Gene Therapy Shows Progress
Friday, September 1, 2006
A team of researchers from the National Cancer Institute reported yesterday that they have successfully treated two cancer patients using gene therapy, the introduction of genes into the human body for medical purposes.
Two men, both with the rapidly growing skin cancer melanoma, were given immune system cells taken from their own blood and engineered to attack their tumors. They are alive, with no evidence of cancer, 18 months later. Fifteen other patients who got the same treatment died.
The report, published online by the journal Science, is the latest result of a three-decade effort by surgeon Steven A. Rosenberg to find ways to manipulate the human immune system to fight cancer.
Four years ago, Rosenberg and his colleagues treated a group of melanoma patients with naturally occurring anti-cancer cells extracted from their tumors, and some of those patients also have had long-term disappearance of their cancers. The new report, however, is believed to be the first time that genetically engineered immune system cells -- specifically, T lymphocytes -- have produced the same effect.
Neither Rosenberg nor others would describe the two patients as cured. At least five years would need to pass before such a declaration would be considered. And cancer sometimes returns even after that much time has elapsed.
Gene therapy was once viewed as the great hope for treating, or even curing, a long list of dread diseases. But tests of the concept since the late 1980s have been overwhelmingly disappointing.
"I do consider this a proof of the principle that it can work," Rosenberg said yesterday. "I have every expectation that we can get it to work better."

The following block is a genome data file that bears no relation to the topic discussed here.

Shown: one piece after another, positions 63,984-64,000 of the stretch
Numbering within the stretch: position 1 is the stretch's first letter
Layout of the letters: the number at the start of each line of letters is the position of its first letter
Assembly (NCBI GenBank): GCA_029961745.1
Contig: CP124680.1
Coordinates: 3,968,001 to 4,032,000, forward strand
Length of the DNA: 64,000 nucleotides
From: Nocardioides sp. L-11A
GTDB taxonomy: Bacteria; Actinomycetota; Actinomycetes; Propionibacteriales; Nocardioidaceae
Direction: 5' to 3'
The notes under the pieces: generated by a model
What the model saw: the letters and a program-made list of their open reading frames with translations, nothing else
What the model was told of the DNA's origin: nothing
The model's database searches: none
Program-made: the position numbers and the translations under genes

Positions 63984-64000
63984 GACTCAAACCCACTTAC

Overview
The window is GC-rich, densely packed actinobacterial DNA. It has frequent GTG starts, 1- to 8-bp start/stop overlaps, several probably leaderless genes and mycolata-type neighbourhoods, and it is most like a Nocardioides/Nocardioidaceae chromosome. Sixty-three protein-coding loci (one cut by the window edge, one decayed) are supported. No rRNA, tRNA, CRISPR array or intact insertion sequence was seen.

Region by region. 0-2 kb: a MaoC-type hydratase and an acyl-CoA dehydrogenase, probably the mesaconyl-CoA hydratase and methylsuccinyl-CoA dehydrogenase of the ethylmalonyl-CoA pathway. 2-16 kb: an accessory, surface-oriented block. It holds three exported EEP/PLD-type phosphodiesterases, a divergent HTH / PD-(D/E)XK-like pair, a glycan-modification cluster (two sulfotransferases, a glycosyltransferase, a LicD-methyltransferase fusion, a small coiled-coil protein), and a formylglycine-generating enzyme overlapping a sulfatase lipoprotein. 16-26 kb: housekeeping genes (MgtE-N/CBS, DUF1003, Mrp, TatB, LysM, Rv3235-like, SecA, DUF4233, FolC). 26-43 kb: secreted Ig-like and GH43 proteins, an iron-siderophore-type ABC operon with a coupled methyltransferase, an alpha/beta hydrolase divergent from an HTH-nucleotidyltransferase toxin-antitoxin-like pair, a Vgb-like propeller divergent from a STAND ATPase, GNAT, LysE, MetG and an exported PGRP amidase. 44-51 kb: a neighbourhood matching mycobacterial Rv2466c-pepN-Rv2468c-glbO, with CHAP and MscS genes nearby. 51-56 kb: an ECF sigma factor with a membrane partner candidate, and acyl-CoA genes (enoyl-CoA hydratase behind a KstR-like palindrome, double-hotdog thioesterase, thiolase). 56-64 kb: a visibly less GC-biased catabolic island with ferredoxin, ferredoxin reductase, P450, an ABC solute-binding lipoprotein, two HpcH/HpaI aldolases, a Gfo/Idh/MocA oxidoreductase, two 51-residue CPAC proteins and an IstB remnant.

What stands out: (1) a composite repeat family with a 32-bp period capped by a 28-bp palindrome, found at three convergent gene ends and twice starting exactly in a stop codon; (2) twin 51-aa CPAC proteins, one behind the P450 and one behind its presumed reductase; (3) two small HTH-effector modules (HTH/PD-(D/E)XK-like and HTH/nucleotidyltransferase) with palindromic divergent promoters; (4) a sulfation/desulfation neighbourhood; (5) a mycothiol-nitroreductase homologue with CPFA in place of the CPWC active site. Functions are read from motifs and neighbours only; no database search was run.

Response by others in the field was positive but not effusive.
"I think it is an important landmark to see some cancer patients respond to a gene therapy -- finally," said Patrick Hwu, a physician and gene-therapy researcher at the University of Texas M.D. Anderson Cancer Center, in Houston, who was not involved in the new study. "I think that clearly all of us want to do better than two out of 17."
Michael T. Lotze, a professor of surgery and bioengineering at the University of Pittsburgh, said that "the work is heroic. The question is, does it advance the field in a major way?"
While the good results in two patients are encouraging, "in terms of response rates, the overwhelming data is that T cells, even in high numbers, are inadequate to mediate sufficient anti-tumor effects," Lotze said.
In the study, Rosenberg and his colleagues took lymphocytes from the blood and inserted into them genes for a receptor capable of "recognizing" a protein on melanoma cells called MART-1. This would allow the lymphocyte to attach to a tumor cell and kill it.